of Houston (190th District Court), the "friendliest introduction" that she's ever received:
Now comes Plaintiff Ronald Dwayne Whitfield, and says to the honorable judge of this court, "Hello."
Judge O'Neill adds that she did not yield to the temptation to draft the following response:
Hello, Motion denied.
July 2004 - The Winner: Most Confusing Document Title
Paul J. Van Osselaer
of Austin (Van Osselaer, Cronin & Buchanan) and Robert Slovak of Dallas (Gardere Wynne Sewell) — who are opposing counsel in a case on my docket — jointly submitted the following:
“Paul Van Osselaer of Austin … was hoping that the alternative relief would be granted just to figure out what is going on.
He submitted this entry as a potential winner as the most confusing document title, deleting the actual names of the parties to protect the guilty. It’s from a filing in the U.S. District Court in San Antonio:
“DEFENDANT’S REPLY TO PLAINTIFF’S RESPONSE TO DEFENDANT’S MOTION TO STRIKE PLAINTIFF’S REPLY TO DEFENDANT’S OPPOSITION TO PLAINTIFF’S MOTION FOR PROTECTIVE ORDER, OR, IN THE ALTERNATIVE, APPLICATION FOR HEARING.”
February 1989 - Did I Really Hear That?
From Mary Strand
, a staff attorney for the Tyler Court of Appeals, this testimony from a hearing on temporary child conservatorship - by witness who had "obviously not been testifying as expected":
Q. Let me ask you this: Have you been frank
in your answers?
A. No, I've been telling the truth.
May 1994 - Did She Really Say That?
From Suzanne Saenz
of Houston (Suzanne is a legal assistant with Ronald W. Ryan), this excerpt from the plaintiff's deposition in a medical malpractice case.
Q. Mr. Williams, are you on any medication today?
A. Yeah. No. Just a little old pain pill; but I'm not - I know what I'm doing ...
Q. What kid of pain pill is that?
A. Let's see. What did I Tell you the name of it was, a while ago?
Def. Attny: I think you said Vicodin.
A. Vicodin. That's what it is, and it doesn't really hurt my memory.
July 1987 - Do You Swear to Tell the Truth...
Judge: (To young witness) Do you know what would happen to you if you told a lie?
Witness: Yes, I would go to hell.
Judge: Is that all?
Witness: Isn't that enough?
July 1997 - Did They Really Say That?
From John E. Haught
of Beaumont (Mehaffy & Weber), this excerpt from the deposition of a supposed eyewitness to an automobile accident who was a close friend of the plaintiff's family.
A. It's nothing out of the ordinary that I didn't, you know, go by and see Ms. Smith and Jim, you know, because, you know, I've always helped Jim out, you know - and, of course, - Ms. Smith having this Alzheimer's disease and all, you know, I always wanted to visit with her as often as possible.
Q. You say Ms. Smith has Alzheimers?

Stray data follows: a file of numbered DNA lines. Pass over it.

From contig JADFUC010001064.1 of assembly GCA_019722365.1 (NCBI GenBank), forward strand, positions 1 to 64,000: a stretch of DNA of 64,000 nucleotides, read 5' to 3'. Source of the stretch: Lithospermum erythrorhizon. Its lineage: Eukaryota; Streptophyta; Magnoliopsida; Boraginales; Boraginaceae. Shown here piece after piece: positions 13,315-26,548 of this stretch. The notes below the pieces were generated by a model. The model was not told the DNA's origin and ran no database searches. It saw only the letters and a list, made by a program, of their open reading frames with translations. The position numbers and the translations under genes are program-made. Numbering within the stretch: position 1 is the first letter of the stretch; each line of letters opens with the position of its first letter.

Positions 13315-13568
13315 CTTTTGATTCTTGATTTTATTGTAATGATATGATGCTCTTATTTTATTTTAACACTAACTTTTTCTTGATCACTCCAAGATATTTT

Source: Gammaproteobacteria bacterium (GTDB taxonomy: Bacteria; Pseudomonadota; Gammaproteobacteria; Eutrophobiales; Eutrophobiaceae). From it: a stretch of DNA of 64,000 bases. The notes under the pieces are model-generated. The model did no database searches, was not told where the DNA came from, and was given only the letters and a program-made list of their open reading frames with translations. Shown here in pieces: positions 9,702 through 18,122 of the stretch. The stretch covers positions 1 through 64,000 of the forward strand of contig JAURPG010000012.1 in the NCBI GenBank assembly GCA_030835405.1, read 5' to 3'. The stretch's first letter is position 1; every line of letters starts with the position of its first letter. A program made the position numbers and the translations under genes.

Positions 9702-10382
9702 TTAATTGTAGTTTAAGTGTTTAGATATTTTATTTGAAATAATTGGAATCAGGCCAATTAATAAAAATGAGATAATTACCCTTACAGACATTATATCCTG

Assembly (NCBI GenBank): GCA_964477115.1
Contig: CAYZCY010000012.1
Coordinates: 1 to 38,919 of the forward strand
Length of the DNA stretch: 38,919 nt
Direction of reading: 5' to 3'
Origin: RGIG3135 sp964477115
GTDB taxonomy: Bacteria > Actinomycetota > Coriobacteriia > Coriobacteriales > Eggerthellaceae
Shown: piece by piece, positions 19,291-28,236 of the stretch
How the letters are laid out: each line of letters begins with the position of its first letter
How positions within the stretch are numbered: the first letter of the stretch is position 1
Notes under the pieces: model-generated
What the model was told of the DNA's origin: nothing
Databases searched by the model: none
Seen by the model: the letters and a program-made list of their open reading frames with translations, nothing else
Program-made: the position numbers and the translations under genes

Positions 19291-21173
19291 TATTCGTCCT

A. That's what I understand.
Q. Is she lucid?
A. No, sir. She's smart as s whip.
October 1985 - Are You Ready?
Q. Am I talking loud enough to where you can hear all of my questions distinctly and clearly?
A. Yes, sir. I don't know how good I can talk, I left my teeth at home, in a glass of water.
Q. Well, gum it out good and loud.
May 1993 - Did I Really Ask That?
From Judge David Cleveland
of Palo Pinto (29th District Court), this testimony from the trial of will contest involving two wills left by Walter Howeth:
Q. When did you last see Walter?
A. At the funeral.
Q. Did he make any comment to you at that time
A. No, sir.
Judge Cleveland adds: "I have wondered who might have been most relieved that the answer was no: the jury, opposing parties, mortician, or the doctor who signed the death certificate."
February 2001 - Industrial Strength Stupid Questions
From Stephen B. Schulte
of Kerrville (Keith, Weber & Mosty), "the worst deposition questions" he has ever heard:
Q. And finally, if we can, Mr. Manne, the - that last sentence goes on to say, you know, after you're saying that it's the position we have taken - and, by the way, let me just ask you about that. When you say "we," is that just the general "we," because you're saying it - I assume that it was both "we" being Susman Godfrey and Mr. Hussey? Do you recall there being any distinction? That is, was that something that you had ever said, or was it something just that Mr. Hussey had said, and you're using "we" in the - in the royal sense ....
January 2004 - Did She Really Ask That?
From Robert A. Bragalone
of Dallas (Cooper & Scully), this excerpt from a deposition he recently attended.
Q. And where are - how are you calculating that? How old do you believe Damien was when he was born? We'll start there.
Mr. Bragalone: Object to form. That's one of those for Judge Buchmeyer.
Ms. Vaughan: Let me rephrase that.
A. From the discharge -
Q. (By Ms. Vaughan) That one would have definitely been misleading. Let me rephrase that.